|Monthly Tech-Tip |
These are the results of a detailed elemental composition analysis of a sedimentary clay. The first column of numbers is ppm (parts per million), divide them by 10,000 to get percent. The Fe here, for example, is 50,868 or 5.1%. The second column is +/- error. Notice that this test does not detect boron or lithium, they require a different method. By contrast, the chemical analysis shown on the data sheet of a typical ceramic material shows only the principle ceramic oxides (less than a dozen), but all of these trace elements will still be present.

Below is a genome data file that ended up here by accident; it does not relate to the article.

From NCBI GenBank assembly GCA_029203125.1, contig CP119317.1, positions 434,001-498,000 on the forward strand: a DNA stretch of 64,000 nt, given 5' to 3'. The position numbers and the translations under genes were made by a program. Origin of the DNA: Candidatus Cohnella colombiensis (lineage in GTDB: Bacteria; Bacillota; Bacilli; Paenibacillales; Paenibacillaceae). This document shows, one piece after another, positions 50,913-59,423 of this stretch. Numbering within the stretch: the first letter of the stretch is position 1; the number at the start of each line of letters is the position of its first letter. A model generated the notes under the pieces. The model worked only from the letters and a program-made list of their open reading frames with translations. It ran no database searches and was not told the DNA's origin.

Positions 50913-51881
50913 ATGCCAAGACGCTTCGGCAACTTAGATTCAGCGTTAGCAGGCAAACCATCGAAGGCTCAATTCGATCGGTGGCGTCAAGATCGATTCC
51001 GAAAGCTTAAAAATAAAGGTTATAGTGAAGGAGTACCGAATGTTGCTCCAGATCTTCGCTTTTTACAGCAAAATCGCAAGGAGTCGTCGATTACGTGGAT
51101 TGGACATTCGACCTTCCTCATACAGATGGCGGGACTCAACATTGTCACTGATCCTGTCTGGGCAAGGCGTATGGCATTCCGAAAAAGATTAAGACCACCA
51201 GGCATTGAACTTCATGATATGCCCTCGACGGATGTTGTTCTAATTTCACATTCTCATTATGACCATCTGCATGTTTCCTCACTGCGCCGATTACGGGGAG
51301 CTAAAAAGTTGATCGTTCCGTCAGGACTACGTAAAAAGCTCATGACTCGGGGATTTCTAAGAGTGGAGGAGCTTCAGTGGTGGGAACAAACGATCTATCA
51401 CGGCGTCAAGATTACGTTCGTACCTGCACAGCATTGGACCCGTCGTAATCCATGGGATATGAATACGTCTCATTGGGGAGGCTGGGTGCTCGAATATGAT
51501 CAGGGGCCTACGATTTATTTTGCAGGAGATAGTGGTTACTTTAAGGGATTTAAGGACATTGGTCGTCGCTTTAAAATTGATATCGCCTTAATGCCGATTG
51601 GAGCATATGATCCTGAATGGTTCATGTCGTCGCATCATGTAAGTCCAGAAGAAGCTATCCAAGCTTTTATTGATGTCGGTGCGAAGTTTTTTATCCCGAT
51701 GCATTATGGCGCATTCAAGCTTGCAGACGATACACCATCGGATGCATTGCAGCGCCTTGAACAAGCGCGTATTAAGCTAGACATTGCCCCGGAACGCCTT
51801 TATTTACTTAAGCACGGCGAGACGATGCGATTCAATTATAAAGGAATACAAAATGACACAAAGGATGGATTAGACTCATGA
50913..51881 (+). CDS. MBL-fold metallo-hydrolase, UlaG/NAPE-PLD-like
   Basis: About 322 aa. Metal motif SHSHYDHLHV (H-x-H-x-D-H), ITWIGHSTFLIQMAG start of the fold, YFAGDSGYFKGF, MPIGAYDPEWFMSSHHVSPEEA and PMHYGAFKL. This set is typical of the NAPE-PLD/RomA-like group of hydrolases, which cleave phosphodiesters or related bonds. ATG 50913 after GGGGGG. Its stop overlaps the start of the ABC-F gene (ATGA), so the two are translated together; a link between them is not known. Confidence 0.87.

In ceramics, raw material chemistry is expressed a chemical analyses. This is in contrast to fired glaze chemistries which are expressed as oxide formulas.
Common sense can be applied to the safe use of ceramic materials. The obvious dangers are breathing the dust and inhaling the fumes they produce during firing. Here is a round-up of various materials and their obvious hazards.
What is clay? How is it different than dirt? For ceramics, the answer lies on the microscopic level with the particle shape, size and how the surfaces interact with water.